The difference between credit and debit, relating to a bank card, is that credit allows a purchase without immediate funds based on the customer's trusted and proven ability to pay, while debit is an actual debt recorded in an account, as defined by Dictionary. In bookkeeping and accounting, a credit is a payment to an account, and a debit is a debt on an account, according to Bookkeeping Basics.
When using a bank card, the cost of a purchase made on credit is not immediately removed from a person's bank account. Instead, to delay the payment, a credit purchase uses a grace period called "float." According to CreditCards.com, float is the time difference between the occurrence of a transaction and when the transaction is posted on an account. Float time is usually only one or two days. Conversely, a debit transaction using the same bank card posts to the account immediately, and it functions identically to paying cash directly from the bank account.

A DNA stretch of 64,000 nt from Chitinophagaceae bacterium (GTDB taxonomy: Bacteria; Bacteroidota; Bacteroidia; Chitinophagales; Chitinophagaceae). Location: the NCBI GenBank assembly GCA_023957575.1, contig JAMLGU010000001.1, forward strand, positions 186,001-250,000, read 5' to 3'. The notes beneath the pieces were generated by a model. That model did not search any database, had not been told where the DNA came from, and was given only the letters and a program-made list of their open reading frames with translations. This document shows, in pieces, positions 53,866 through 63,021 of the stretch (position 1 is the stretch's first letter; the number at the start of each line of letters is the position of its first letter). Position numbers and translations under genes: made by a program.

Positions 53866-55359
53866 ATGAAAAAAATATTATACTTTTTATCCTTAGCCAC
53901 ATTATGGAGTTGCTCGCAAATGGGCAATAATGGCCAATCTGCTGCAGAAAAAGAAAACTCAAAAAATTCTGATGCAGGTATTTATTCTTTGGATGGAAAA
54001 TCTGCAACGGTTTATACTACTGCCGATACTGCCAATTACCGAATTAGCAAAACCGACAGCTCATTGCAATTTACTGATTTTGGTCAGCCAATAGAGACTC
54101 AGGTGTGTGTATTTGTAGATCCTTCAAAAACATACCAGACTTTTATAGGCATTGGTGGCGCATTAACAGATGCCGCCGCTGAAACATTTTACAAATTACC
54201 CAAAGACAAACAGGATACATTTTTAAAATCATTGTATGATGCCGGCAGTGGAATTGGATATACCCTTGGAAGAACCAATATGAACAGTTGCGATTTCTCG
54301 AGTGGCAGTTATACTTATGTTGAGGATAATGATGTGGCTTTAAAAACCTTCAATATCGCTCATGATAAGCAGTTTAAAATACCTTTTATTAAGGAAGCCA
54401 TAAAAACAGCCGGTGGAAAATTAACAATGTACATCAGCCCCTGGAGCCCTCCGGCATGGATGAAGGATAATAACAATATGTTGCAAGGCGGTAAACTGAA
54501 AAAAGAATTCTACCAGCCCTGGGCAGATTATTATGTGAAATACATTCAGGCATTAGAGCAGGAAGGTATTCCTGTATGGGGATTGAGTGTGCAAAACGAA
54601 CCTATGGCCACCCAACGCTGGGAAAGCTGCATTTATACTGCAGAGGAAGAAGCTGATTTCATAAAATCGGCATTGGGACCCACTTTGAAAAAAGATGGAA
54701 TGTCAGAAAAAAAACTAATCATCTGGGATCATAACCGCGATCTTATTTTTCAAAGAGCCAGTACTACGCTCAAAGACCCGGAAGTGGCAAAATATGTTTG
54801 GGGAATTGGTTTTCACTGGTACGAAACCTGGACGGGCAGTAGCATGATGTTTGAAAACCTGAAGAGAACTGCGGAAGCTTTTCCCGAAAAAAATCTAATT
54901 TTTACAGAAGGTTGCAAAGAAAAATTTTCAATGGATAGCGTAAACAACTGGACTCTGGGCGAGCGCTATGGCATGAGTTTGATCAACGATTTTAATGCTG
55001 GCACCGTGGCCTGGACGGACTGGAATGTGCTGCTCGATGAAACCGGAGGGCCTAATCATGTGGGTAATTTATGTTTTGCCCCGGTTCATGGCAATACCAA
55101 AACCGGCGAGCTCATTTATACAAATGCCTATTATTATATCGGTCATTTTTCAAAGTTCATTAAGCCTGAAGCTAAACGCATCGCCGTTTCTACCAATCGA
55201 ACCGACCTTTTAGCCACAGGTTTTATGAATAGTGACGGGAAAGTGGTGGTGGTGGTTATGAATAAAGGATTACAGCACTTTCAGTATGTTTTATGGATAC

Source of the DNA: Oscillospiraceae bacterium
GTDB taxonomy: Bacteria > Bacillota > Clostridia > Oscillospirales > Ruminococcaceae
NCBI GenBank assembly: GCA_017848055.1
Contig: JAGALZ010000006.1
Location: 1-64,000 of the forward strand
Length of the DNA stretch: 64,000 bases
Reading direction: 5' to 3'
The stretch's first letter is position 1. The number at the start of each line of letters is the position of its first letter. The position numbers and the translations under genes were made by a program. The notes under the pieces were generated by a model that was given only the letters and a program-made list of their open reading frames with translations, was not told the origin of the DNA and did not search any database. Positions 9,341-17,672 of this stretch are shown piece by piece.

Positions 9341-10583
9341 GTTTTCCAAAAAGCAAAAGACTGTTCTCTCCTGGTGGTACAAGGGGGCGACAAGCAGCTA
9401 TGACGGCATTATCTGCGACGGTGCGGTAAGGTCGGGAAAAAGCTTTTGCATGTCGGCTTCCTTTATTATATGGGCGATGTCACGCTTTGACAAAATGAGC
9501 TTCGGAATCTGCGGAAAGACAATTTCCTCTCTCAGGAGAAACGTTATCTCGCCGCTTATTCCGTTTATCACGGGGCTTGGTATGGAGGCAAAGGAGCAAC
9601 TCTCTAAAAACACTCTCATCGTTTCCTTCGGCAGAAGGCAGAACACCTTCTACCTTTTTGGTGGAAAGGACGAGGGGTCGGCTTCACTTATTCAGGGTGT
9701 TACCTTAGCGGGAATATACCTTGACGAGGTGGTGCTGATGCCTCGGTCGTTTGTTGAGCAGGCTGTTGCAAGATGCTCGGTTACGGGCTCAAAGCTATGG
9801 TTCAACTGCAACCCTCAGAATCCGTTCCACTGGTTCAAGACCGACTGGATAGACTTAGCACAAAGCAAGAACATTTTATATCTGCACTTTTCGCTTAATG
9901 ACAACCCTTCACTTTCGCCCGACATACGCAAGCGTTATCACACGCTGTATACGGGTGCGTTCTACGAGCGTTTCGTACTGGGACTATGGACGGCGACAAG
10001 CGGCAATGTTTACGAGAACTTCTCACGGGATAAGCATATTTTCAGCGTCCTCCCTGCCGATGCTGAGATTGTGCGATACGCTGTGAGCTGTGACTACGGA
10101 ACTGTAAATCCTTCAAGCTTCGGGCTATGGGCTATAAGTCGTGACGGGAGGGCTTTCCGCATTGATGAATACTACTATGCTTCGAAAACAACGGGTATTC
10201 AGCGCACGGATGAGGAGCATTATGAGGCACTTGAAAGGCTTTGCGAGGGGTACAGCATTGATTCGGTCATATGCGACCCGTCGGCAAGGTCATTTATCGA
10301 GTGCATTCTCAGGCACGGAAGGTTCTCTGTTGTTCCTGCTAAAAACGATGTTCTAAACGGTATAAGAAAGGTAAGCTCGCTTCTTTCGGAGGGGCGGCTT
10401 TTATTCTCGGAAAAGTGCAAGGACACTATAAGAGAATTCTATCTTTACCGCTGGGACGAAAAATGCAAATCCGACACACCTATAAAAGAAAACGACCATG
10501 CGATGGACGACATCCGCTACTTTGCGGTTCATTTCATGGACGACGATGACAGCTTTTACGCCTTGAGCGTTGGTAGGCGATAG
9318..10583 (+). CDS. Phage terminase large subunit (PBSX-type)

As the term "credit" relates to accounting, Bookkeeping Basics explains that the credit column is the right side of a ledger, and it records the payments to an account. The debit column is on the left side, and it records the expenses and debts to an account.